In sports, “fans” (i.e. “fanatics”) essential cast their emotional lot and rooting interest for a specific team, traditionally the one closest to either their domicile or birth place. Come hell or high water, right or wrong, win or lose, fans live and breath and rejoice and die with their teams. The denizens of New York or Alabama or Pittsburg usually get to rejoice, while those poor souls in Cleveland or Buffalo or Minnesota languish in competitive purgatory, the butt of sports bar barstool jokes. Barry Bonds or Terrell Owens or Kobe Bryant may have been the most brusque, thrasonical, and abhorrent of people, but fans in San Francisco, Philadelphia, and Los Angeles were still obliged to champion them at every turn. Thus is sport: Your champion is your champion.

And yet, this is ok because it’s just sports – a fun distraction for the rigmarole of life’s ins and outs. But an interesting phenomenon seems to have bled from sports fandom and into our current political culture: The blind, didactic, root-for-your-team-at-all-cost aspect that seems so prevalent, and obviously revealed in the current Republican primary.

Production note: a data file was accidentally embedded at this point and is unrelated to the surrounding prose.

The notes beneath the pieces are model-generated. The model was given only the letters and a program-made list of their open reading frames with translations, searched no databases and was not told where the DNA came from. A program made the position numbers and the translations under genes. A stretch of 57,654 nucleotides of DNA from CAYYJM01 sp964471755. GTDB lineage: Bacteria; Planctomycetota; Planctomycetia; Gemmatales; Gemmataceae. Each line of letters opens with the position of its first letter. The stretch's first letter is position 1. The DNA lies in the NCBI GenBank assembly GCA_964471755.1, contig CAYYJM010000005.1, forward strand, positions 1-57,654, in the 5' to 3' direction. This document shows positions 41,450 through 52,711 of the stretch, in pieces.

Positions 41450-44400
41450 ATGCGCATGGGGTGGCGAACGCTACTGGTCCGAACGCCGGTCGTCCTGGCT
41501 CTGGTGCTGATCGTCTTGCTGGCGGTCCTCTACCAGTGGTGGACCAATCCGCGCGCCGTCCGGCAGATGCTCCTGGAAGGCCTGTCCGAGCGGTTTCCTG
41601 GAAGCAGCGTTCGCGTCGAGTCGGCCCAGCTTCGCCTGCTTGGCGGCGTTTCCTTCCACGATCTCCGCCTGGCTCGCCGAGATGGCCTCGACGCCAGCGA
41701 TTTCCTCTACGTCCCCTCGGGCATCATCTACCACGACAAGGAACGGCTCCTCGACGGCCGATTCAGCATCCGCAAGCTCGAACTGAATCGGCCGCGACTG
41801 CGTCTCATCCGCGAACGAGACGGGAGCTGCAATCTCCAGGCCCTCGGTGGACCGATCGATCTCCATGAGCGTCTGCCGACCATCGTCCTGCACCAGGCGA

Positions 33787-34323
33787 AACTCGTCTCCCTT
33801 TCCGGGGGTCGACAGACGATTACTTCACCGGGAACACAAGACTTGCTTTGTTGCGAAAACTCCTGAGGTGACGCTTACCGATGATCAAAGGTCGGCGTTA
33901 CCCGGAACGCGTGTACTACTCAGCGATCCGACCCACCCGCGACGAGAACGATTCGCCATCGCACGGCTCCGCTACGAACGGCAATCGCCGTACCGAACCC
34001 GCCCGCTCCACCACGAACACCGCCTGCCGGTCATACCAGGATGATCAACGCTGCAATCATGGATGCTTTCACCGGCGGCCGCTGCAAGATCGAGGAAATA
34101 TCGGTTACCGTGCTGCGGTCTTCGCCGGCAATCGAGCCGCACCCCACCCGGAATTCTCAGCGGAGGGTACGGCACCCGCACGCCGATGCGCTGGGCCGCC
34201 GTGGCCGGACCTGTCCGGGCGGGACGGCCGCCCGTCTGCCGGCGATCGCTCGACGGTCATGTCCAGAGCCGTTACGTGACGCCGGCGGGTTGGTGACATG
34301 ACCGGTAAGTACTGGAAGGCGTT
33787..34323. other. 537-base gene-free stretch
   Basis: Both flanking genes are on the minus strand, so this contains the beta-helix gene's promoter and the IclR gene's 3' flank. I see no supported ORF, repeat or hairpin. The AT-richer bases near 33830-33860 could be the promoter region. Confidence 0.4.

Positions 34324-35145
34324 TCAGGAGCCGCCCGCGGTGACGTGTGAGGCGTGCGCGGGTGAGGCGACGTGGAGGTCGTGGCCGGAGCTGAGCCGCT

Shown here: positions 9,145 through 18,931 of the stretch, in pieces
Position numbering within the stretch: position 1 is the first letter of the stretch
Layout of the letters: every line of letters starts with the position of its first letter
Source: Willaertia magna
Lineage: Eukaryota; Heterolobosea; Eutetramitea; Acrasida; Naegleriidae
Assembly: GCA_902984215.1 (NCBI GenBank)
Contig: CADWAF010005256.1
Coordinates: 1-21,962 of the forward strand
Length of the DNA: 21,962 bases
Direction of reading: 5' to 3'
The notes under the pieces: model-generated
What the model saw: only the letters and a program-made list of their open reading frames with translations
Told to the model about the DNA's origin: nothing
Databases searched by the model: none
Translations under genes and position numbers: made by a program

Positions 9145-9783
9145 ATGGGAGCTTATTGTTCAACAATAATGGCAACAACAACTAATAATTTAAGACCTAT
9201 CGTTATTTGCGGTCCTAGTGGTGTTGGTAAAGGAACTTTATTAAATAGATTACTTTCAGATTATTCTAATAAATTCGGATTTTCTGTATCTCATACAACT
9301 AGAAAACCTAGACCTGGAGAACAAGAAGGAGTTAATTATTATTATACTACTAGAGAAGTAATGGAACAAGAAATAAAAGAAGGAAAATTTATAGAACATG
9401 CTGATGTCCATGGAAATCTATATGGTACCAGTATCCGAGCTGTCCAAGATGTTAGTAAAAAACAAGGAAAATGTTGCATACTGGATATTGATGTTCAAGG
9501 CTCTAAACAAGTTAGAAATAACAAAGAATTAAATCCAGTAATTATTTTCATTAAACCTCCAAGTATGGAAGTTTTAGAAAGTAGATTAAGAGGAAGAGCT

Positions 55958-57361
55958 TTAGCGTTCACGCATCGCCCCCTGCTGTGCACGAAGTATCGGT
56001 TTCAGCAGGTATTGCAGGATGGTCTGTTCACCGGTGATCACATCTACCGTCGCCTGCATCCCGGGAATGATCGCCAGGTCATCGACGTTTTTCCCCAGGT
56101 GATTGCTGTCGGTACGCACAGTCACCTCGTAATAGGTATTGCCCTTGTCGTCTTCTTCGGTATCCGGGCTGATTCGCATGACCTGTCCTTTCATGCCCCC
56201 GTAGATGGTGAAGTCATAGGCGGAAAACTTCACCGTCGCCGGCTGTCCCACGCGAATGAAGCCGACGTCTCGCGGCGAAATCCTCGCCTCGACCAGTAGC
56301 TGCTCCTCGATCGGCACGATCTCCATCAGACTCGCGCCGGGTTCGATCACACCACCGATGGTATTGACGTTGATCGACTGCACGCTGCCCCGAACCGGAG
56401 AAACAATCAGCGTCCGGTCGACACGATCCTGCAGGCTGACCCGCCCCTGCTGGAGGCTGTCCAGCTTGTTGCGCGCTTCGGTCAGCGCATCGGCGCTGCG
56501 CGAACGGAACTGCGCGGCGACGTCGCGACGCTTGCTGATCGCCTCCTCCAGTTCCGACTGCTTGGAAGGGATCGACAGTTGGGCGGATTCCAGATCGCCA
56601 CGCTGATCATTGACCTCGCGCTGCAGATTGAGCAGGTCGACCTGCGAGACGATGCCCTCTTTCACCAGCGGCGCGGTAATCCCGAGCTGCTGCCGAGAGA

You see, originally, we never intended political parties to be a permanent manifestation in our free republic. While we know that warring factions would always be with us as an inalienable aspect of man’s fallen nature, we did not want their permanent coalescing around ongoing power structures whose only aim seemed to be their own perpetuation. While the Federalists informally sprung up to champion the constitution’s ratification, and then Anti-Federalists to ensure a permanent enunciation of liberties that became The Bill of Rights, subsequent factions that came to be parties seemingly promulgated themselves just for the sake of doing so; mere vessels of their originators’ own vanity and quest for power.